Beauty and Dis/ability

Nguyen mentions in passing that the name “Beauty Without Borders” “deliberately allud[es] to” Doctors Without Borders, the nonprofit that travels to countries in need and provides medical care for those without access. I found that this tied in quite well with our recent discussions of the medicalization of beauty. Even in countries experiencing extreme violence, poverty or suffering, the “absence” of or “inaccessability” of beauty is still seen to be a pressing issue that needs taking care of, perhaps before addressing the other aforementioned problems. In fact, Nguyen asserts that beauty “engender[s] a measure but also a medium of personhood and rights”. In other words, “beauty is a category through which (particularly, especially, feminine) bodies achieve humanness”. Beauty is associated with freedom, civilization, modernity, humanity, and, most importantly, with vitality – with valid vitality.

Conversely, then, we can surmise that ugliness (or what we perceive as ugliness) is associated with inhumanity, savagery, primitiveness, a lack of personhood, and even death or invalid existence. Nguyen cites the burqa as a common example of what “well-intentioned” Westerners see as ugliness, but she uses interesting language: the burqa “hobbles the feminine body”. Hobbling is a deliberate restriction of movement; the burqa is likened to something restrictive and potentially crippling. Wearing the burqa is, therefore, similar to having a medical disability. It prevents the body from being fully “healthy” – a word which is associated here with the “fully liberated” Western idea of beauty.

This further medicalizes beauty in this context, which brings us to an interesting junction: beauty, just like medicine, “becomes a human right through the traditional concept of dignity”. That is, the inhuman, undignified, crippled individual (who has clearly been crippled by The Evil Status Quo in her country/region/faith) has the right to reclaim her humanity through (Western) beautification. Much like the critically ill, these women must cling to their dignity; they must use beauty as medicine to restore their self-esteem – for, as we have already learned, low self-esteem is a critical ailment. To look and/or be Western is to be healthy, to be valid, to be real, and to love yourself. Ugliness and disability are the opposite of prettiness and ability.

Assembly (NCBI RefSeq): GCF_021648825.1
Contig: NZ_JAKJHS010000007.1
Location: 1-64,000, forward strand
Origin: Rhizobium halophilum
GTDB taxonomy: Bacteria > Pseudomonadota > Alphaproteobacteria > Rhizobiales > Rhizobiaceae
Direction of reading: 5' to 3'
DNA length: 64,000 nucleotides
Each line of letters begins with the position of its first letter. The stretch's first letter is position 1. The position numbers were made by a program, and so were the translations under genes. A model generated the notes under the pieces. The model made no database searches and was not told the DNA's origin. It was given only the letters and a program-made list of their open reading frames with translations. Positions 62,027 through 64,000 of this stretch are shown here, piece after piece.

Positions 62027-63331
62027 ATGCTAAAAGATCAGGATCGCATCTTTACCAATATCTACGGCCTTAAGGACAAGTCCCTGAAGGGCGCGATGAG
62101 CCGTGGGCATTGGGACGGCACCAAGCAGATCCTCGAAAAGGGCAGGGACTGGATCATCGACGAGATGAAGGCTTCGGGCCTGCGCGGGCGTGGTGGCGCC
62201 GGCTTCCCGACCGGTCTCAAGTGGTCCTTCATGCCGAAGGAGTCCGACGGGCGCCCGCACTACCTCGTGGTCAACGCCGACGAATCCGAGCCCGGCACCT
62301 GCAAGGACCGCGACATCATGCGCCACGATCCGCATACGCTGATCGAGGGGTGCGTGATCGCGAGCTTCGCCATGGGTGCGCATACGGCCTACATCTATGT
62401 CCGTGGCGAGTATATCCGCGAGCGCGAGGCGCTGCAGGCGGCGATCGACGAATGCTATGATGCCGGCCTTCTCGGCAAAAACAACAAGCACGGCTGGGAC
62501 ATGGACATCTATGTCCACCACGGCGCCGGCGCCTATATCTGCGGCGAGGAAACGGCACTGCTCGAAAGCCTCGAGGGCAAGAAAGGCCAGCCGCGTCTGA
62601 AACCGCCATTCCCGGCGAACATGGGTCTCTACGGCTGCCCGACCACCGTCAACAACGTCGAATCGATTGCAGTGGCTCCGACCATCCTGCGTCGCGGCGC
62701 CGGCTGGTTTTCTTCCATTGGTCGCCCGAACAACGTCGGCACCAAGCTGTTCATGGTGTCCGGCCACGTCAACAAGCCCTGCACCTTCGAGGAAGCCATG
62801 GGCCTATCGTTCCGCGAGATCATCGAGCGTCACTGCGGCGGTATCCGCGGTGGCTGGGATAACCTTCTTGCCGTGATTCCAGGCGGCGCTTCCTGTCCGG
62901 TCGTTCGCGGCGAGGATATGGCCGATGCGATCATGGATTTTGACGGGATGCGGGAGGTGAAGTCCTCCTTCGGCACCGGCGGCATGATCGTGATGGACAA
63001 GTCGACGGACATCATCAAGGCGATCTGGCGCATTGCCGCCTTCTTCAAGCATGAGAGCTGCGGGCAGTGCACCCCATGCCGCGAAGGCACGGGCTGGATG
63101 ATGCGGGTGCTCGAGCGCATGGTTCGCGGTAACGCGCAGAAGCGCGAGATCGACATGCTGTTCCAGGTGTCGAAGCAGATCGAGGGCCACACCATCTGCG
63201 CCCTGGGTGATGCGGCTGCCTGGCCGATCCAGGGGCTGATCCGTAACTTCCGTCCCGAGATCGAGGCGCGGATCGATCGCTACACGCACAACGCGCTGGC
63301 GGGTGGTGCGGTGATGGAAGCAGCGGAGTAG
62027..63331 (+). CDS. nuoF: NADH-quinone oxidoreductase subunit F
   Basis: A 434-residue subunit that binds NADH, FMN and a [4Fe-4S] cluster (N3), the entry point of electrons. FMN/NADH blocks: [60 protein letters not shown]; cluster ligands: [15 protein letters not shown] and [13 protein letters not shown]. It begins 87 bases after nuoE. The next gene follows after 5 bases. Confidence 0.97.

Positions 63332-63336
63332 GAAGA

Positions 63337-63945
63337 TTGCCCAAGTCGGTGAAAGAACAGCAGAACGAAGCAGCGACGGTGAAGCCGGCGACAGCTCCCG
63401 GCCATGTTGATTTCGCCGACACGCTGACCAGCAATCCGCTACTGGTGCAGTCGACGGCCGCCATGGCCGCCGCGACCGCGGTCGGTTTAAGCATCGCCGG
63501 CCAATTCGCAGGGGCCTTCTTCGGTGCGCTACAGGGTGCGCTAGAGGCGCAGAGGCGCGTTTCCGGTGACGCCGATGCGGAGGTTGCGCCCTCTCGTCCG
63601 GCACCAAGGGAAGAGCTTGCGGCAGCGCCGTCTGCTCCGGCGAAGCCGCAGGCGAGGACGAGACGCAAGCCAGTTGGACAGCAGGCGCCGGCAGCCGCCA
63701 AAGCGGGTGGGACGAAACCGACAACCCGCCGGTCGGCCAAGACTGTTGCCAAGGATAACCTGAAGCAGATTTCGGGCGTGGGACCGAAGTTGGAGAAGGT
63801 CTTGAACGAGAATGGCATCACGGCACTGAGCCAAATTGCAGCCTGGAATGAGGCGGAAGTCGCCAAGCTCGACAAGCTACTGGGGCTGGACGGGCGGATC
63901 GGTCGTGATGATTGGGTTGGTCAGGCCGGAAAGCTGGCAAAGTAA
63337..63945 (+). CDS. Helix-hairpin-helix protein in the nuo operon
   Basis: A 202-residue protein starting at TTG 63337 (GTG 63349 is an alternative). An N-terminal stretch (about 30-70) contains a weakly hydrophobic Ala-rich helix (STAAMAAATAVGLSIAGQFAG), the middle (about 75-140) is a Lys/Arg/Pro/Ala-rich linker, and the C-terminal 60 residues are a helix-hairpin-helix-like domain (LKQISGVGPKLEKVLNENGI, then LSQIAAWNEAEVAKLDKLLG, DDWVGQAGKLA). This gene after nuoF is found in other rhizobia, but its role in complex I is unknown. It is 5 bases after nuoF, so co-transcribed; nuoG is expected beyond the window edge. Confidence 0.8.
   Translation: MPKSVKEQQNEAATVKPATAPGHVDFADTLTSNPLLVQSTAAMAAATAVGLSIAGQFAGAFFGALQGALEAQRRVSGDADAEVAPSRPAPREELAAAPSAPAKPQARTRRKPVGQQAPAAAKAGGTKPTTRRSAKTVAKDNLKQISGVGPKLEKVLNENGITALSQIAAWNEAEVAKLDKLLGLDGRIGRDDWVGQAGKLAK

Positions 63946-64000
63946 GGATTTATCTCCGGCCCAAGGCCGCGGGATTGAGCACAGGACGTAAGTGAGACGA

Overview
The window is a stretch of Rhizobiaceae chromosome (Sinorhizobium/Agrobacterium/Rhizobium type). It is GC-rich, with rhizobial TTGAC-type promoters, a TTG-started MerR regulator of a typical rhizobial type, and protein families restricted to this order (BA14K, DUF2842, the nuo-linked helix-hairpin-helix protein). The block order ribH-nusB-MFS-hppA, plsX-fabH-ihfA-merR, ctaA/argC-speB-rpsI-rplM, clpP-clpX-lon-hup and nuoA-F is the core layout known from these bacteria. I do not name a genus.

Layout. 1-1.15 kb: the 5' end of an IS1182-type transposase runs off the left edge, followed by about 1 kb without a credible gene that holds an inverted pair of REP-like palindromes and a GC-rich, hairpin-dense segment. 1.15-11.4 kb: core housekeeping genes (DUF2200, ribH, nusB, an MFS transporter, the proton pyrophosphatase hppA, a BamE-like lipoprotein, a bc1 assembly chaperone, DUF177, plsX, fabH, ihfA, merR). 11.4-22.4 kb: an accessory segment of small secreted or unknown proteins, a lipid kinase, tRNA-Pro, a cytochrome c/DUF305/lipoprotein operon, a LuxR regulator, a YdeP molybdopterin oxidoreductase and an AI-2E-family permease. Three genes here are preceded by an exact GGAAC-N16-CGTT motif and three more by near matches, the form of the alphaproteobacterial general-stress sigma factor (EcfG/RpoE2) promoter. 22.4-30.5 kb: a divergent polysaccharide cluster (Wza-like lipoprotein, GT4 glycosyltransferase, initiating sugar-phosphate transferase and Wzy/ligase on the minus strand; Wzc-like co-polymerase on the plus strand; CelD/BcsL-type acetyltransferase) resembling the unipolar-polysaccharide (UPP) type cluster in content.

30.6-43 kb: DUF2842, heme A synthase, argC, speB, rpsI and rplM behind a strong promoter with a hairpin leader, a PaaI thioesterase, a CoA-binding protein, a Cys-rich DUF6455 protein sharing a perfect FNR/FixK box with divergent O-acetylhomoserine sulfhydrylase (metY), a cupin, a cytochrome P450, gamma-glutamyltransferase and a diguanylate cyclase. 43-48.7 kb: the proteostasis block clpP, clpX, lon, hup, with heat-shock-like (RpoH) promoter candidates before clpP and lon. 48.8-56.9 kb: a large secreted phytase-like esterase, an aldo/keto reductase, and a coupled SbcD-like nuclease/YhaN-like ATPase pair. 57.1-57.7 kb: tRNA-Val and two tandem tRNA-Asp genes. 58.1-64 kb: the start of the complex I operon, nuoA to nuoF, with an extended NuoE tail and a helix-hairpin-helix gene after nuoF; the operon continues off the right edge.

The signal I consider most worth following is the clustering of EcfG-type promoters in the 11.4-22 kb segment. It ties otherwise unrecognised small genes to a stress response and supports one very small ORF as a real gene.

Have you ever felt crippled for not subscribing to a Western beauty ideal, or abled by intentionally playing into it?

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2 thoughts on “Beauty and Dis/ability

  1. I love that you linked the need and the right to the Western beauty imperative to medicalization of beauty. This frames beauty as not only a right but something that is needed just as much as medicine/healthcare. Existing without beauty, then, is an impairment, a deficit, an absolute shameful danger to the other. Using the word hobbling does speak to the difficulty and perils of trying to move about in a burka and produces a dis/ability. I wonder how an American prime time makeover show would shame a woman out of her burqa?